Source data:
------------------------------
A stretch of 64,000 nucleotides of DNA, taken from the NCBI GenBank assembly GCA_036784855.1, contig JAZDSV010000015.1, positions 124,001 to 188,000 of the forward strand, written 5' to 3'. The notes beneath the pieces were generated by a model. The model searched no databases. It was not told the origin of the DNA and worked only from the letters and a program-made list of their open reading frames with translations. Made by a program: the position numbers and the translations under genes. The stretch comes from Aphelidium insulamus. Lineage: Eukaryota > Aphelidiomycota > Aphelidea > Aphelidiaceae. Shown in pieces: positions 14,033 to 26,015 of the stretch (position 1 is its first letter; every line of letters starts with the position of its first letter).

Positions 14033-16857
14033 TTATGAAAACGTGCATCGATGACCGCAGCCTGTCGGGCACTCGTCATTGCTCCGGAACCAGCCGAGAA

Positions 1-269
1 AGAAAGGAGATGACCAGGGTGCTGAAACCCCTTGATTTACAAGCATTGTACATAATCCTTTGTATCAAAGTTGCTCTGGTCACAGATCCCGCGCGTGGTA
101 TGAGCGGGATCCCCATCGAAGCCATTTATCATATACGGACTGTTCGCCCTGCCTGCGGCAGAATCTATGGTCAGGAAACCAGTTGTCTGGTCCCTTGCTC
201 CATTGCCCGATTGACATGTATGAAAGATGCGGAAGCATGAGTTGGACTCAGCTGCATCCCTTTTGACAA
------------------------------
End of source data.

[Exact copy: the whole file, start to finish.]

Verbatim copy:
A stretch of 64,000 nucleotides of DNA, taken from the NCBI GenBank assembly GCA_036784855.1, contig JAZDSV010000015.1, positions 124,001 to 188,000 of the forward strand, written 5' to 3'. The notes beneath the pieces were generated by a model. The model searched no databases. It was not told the origin of the DNA and worked only from the letters and a program-made list of their open reading frames with translations. Made by a program: the position numbers and the translations under genes. The stretch comes from Aphelidium insulamus. Lineage: Eukaryota > Aphelidiomycota > Aphelidea > Aphelidiaceae. Shown in pieces: positions 14,033 to 26,015 of the stretch (position 1 is its first letter; every line of letters starts with the position of its first letter).

Positions 14033-16857
14033 TTATGAAAACGTGCATCGATGACCGCAGCCTGTCGGGCACTCGTCATTGCTCCGGAACCAGCCGAGAA

Positions 1-269
1 AGAAAGGAGATGACCAGGGTGCTGAAACCCCTTGATTTACAAGCATTGTACATAATCCTTTGTATCAAAGTTGCTCTGGTCACAGATCCCGCGCGTGGTA
101 TGAGCGGGATCCCCATCGAAGCCATTTATCATATACGGACTGTTCGCCCTGCCTGCGGCAGAATCTATGGTCAGGAAACCAGTTGTCTGGTCCCTTGCTC
201 CATTGCCCGATTGACATGTATGAAAGATGCGGAAGCATGAGTTGGACTCAGCTGCATCCCTTTTGACAA